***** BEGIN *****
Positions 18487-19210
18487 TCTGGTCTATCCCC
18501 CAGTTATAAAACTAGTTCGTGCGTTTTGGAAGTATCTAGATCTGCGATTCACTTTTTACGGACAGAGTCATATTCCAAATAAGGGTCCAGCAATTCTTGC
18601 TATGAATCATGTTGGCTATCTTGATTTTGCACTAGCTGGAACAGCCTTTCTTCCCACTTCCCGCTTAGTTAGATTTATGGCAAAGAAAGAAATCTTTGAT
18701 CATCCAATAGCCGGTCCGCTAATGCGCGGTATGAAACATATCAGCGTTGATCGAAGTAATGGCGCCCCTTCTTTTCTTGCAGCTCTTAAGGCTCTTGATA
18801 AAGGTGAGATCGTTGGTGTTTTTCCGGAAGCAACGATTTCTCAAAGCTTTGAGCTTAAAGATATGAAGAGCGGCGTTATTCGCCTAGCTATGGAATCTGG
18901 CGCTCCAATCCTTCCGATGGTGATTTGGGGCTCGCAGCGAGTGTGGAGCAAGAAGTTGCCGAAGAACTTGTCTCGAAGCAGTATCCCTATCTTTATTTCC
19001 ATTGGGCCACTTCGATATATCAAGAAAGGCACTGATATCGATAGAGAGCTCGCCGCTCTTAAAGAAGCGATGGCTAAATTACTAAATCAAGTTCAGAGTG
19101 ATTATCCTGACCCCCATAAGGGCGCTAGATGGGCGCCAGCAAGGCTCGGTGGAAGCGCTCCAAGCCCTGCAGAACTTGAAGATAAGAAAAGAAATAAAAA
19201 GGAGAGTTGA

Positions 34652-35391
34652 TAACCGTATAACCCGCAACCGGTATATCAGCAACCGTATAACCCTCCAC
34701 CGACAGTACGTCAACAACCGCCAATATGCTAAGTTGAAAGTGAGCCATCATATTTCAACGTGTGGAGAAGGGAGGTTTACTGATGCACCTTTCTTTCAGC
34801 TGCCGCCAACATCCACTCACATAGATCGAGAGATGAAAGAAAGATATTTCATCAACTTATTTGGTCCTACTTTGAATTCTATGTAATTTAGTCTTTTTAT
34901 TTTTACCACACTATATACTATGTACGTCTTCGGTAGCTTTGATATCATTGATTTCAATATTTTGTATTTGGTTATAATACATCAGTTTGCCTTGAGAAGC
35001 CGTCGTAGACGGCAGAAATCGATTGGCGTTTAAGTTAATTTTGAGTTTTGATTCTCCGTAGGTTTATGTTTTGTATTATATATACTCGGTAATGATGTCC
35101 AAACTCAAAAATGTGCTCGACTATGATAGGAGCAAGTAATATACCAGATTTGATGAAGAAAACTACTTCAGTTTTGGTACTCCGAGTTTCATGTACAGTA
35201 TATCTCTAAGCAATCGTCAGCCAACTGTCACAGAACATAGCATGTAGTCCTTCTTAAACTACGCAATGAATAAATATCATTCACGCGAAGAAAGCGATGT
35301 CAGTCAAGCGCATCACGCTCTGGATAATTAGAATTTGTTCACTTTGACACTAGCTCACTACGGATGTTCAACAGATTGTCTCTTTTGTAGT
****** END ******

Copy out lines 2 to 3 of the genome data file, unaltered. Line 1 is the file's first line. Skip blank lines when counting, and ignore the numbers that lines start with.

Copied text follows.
18487 TCTGGTCTATCCCC
18501 CAGTTATAAAACTAGTTCGTGCGTTTTGGAAGTATCTAGATCTGCGATTCACTTTTTACGGACAGAGTCATATTCCAAATAAGGGTCCAGCAATTCTTGC